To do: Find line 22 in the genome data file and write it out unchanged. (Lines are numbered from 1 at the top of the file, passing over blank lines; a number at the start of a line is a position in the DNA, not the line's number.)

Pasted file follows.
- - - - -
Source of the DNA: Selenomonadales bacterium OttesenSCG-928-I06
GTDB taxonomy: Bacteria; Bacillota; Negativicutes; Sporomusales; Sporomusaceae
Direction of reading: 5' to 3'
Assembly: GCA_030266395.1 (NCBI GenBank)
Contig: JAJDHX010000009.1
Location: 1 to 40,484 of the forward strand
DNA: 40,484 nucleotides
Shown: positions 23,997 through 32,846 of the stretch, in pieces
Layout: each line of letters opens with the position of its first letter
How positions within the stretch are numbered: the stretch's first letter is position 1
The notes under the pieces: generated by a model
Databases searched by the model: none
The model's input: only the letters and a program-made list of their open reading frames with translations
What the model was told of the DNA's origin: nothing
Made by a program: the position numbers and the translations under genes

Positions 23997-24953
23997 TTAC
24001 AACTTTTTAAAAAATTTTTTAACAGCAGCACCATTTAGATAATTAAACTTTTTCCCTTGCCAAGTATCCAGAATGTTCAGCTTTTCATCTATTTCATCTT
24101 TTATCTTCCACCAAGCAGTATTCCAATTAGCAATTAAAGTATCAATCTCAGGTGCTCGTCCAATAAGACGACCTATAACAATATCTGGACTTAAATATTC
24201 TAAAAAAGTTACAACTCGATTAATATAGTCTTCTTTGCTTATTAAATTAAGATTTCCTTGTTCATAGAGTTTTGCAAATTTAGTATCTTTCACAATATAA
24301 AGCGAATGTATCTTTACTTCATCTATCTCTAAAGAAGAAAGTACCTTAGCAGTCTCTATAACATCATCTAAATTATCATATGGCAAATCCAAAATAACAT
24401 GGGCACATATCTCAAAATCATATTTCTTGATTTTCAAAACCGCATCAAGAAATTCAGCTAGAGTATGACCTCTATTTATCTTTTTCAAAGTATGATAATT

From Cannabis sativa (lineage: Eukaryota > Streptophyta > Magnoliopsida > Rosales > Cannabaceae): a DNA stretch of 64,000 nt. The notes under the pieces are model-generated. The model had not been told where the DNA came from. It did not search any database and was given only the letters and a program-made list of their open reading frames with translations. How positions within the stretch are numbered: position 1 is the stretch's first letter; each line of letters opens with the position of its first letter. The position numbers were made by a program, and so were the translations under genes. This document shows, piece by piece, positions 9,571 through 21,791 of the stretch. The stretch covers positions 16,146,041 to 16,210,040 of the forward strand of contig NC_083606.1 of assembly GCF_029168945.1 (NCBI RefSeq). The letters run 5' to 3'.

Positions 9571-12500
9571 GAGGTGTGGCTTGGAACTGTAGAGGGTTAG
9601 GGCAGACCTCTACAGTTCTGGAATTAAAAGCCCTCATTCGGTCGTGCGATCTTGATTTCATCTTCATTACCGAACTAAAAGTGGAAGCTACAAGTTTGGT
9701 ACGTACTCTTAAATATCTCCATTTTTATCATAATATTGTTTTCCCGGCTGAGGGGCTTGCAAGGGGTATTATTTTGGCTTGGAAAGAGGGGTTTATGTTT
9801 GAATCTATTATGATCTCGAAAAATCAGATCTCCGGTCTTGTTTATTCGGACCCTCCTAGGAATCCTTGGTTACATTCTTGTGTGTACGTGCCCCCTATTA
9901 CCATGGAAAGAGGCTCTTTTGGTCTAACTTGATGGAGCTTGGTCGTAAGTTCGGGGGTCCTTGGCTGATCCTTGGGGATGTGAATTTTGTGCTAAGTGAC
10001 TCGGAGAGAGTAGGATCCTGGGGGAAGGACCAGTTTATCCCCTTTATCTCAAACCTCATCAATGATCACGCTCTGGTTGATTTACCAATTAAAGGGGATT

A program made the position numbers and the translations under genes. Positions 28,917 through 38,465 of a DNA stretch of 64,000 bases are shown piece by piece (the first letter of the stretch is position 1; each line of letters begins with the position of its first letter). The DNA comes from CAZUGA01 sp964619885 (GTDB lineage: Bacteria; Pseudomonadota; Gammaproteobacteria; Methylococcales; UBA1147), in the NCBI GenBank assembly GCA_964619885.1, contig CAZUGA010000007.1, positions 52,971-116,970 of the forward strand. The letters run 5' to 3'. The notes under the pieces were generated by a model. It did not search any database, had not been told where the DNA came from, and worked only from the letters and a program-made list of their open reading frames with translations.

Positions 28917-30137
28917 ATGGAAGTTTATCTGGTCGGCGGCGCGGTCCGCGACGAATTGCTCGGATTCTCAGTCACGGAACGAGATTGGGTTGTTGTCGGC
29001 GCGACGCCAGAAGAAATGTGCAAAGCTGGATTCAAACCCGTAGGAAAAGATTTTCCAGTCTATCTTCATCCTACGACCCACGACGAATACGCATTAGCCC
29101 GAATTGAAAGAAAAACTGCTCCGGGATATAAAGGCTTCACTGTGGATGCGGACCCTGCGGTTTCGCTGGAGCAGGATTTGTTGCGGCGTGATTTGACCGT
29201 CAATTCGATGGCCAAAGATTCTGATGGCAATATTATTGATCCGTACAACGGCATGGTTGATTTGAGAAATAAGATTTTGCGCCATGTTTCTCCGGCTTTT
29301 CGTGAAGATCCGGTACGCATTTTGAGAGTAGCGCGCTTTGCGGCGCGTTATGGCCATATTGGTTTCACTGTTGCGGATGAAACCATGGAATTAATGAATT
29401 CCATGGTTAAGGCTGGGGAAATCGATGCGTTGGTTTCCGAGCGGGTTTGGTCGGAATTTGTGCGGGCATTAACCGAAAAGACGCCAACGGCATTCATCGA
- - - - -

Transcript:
24401 GGGCACATATCTCAAAATCATATTTCTTGATTTTCAAAACCGCATCAAGAAATTCAGCTAGAGTATGACCTCTATTTATCTTTTTCAAAGTATGATAATT